Andrea Cancellato has a sharp opinion about the superficial chatter that some media have published on the 20-year “silence” or “absence” of the Triennale di Milano International Exposition, which was back with its 21st edition in 2016:
“Actually, there was no silence at all, over the twenty years between the 19th edition in 1996 and the 21st in 2016, which was titled ‘21st Century. Design After Design’. Edition no.20 was held between 2001 and 2004 and dedicated to ‘Memory and the Future’. It was an ‘irregular’ edition that radically changed the Triennale, from cultural institution that focused on organizing an international event every three years to a structure for continual cultural production, twelve months a year. It even opened its own Triennale Design Museum, and since 2002 has organized no less than 59 exhibitions abroad, across all continents, on Italian design’s history and contemporary evolution. There was no absence, for sure”.
Born in Lombardy in 1955, since 2002 Andrea Cancellato has been General Director of the “La Triennale di Milano” Foundation, an Italian cultural institution founded in 1923 to foster architecture, urban planning, design, decorative arts, fashion, crafts, manufacturing and new media, through exhibitions, events and conferences. It is, of course, an international beacon in its field.
We met Cancellato – who in November 2015 was also nominated Chair of Federculture, the Italian federation uniting private and public organizations that work in the fields of cultural management, tourism, sports and leisure – for a few questions.
One year from the end of the 21st edition, what conclusions have you drawn about the experience?
Resuming the regular International Exposition was complicated by the fact that, being recognized by the BIE (Bureau international des Expositions), it had to “wait its turn” after Milan’s 2015 Expo. Having this new beginning was the most important thing, and placed us back on the dense calendar of the periodical expos held every two, three or more years around the world – with no less that 42 events abroad.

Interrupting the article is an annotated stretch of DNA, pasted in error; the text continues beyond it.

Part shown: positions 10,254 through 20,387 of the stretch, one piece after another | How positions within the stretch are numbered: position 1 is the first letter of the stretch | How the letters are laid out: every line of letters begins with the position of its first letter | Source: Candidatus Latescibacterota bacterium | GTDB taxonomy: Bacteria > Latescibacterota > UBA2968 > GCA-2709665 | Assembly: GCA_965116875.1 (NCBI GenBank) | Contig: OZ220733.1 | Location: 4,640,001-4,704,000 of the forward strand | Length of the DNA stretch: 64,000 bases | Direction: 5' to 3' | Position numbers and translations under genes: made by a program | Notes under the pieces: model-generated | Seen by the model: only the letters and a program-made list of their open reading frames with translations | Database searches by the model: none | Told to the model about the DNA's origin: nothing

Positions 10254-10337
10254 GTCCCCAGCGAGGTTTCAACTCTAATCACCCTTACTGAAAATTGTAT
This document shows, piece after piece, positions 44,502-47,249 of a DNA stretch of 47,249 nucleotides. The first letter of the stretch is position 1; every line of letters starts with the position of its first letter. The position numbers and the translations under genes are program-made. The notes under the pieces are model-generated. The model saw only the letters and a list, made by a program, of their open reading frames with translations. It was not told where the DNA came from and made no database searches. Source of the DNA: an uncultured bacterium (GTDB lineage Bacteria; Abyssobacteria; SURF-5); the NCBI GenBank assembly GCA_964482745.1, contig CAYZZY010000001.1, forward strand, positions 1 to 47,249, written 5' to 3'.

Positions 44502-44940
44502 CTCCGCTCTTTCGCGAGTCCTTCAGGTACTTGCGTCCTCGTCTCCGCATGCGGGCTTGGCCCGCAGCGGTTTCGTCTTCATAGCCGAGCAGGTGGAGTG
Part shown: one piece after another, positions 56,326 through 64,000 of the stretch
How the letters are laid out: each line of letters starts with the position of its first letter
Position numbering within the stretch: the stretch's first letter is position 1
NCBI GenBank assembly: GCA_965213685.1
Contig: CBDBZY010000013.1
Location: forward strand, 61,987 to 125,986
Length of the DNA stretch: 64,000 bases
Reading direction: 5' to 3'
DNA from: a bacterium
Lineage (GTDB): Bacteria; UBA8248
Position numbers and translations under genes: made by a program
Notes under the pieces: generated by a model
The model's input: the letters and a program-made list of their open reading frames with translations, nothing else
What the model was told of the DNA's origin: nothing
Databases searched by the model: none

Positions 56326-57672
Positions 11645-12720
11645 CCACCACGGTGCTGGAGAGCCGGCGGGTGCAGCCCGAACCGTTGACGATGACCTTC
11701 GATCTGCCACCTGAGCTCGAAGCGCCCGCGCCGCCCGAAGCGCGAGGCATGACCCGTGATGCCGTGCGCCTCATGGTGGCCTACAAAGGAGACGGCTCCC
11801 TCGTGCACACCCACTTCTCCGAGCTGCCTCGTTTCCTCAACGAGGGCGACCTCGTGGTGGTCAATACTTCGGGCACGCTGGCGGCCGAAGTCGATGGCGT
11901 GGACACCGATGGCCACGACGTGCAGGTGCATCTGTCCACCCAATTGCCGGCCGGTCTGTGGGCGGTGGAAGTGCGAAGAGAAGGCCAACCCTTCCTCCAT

How does the Triennale rank on the international level, at the moment?
I cannot answer that myself. But I can point out that during Milan’s Furniture Fair week, organizers of the over ninety “Design Weeks” held in the world come together for their yearly summit at Triennale. The location is beautiful, but there must be more than that…
From your privileged point of view, what is Italian design’s status at the moment? Is it still an international standard and a solid cultural medium to communicate Italian excellence abroad?
International competition in the field of design has certainly become sharper now that many countries – and new economies such as Asian countries in particular – have started seriously investing in young designers’ education. Italy is the natural battlefield. From my point of view, I am sure that the Italian design system is still the gold standard; I believe that is further motivation to work, in Italy and abroad, to strengthen its influence by investing in research, education, innovation and promotion. In 2017, the Ministry of Foreign Affairs, the Ministry of Cultural Heritage and we started promoting March 2nd as “Italian Design Day”: an international day to showcase Italian design. This year we had 162 events held in 87 cities around the globe, and I’m sure we will continue to grow the initiative in the next few years.
The Triennale is an international showcase for design as well as for all design-related disciplines: architecture, applied arts, fashion, visual arts, new media… is Italy still considered one of the best in these fields as well?